After Last Week's Gold Drop, Speculative Traders Jump Back On Board This Week

by: Hebba Investments

- Speculative gold longs rose and gold shorts covered by a large amount this week.

- In silver, the action was different as we saw major short-covering but no increase in speculative silver longs.

- Next week's big events are US jobs data related and investors can expect volatility in precious metals on Thursday and Friday.

- At this point, our short-term position on precious metals remains at neutral as we see no clear reasons to buy or sell here.

The latest Commitment of Traders (COT) report showed that speculative gold traders last week abandoned short positions and jumped into long positions at the highest rate we have seen in 2017. In silver, the action was quite different as almost all the move was attributed to short-covering, with longs actually declining slightly on the week.
The major (scheduled) event for precious metals next week with be the Non-farm Payrolls report. Though, of course, the ADP and jobless claims report on Thursday will also probably move markets in anticipation of a June Fed rate hike - or if the reports are really poor, maybe that hike (or future expected hikes) may be postponed.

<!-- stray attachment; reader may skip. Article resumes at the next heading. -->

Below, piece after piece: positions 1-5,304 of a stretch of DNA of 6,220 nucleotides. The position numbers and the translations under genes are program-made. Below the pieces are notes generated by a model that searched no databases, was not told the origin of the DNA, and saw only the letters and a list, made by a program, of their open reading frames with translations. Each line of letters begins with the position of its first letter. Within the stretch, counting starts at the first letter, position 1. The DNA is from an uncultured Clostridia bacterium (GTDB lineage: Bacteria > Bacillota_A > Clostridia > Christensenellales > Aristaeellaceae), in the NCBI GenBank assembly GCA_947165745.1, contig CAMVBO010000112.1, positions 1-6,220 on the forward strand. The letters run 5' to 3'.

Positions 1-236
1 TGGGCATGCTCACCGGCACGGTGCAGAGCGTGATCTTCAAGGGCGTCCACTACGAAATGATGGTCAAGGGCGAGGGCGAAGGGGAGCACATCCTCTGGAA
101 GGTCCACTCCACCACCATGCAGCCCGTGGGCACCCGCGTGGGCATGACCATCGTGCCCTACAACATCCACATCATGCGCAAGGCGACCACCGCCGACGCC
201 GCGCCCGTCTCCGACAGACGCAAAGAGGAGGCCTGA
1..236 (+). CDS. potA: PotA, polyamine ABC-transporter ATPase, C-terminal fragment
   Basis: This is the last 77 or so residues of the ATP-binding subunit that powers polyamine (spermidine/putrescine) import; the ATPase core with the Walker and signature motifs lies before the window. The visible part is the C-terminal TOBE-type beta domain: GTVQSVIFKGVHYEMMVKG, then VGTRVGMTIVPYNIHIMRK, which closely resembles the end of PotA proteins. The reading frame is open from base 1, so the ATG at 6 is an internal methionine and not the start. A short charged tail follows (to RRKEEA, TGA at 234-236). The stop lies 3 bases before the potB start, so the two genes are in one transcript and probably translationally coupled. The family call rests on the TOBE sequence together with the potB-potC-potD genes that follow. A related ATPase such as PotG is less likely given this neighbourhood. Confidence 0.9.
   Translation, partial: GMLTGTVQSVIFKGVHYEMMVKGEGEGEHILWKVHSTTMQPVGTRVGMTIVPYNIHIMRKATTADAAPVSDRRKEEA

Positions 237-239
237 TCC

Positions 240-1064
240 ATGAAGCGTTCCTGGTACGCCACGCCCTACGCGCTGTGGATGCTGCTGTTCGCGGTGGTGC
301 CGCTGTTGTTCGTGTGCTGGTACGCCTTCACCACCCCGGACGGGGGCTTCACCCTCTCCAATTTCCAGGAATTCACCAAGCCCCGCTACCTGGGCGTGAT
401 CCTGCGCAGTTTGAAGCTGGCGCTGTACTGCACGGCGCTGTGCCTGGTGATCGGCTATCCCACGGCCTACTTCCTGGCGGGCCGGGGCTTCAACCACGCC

We will get more into some of these details, but before that let us give investors a quick overview into the COT report for those who are not familiar with it.
About the COT Report
The COT report is issued by the CFTC every Friday to provide market participants a breakdown of each Tuesday's open interest for markets in which 20 or more traders hold positions equal to or above the reporting levels established by the CFTC. In plain English, this is a report that shows what positions major traders are taking in a number of financial and commodity markets.
Though there is never one report or tool that can give you certainty about where prices are headed in the future, the COT report does allow the small investors a way to see what larger traders are doing and to possibly position their positions accordingly. For example, if there is a large managed money short interest in gold, that is often an indicator that a rally may be coming because the market is overly pessimistic and saturated with shorts - so you may want to take a long position.
The big disadvantage to the COT report is that it is issued on Friday but only contains Tuesday's data - so there is a three-day lag between the report and the actual positioning of traders. This is an eternity by short-term investing standards, and by the time the new report is issued, it has already missed a large amount of trading activity.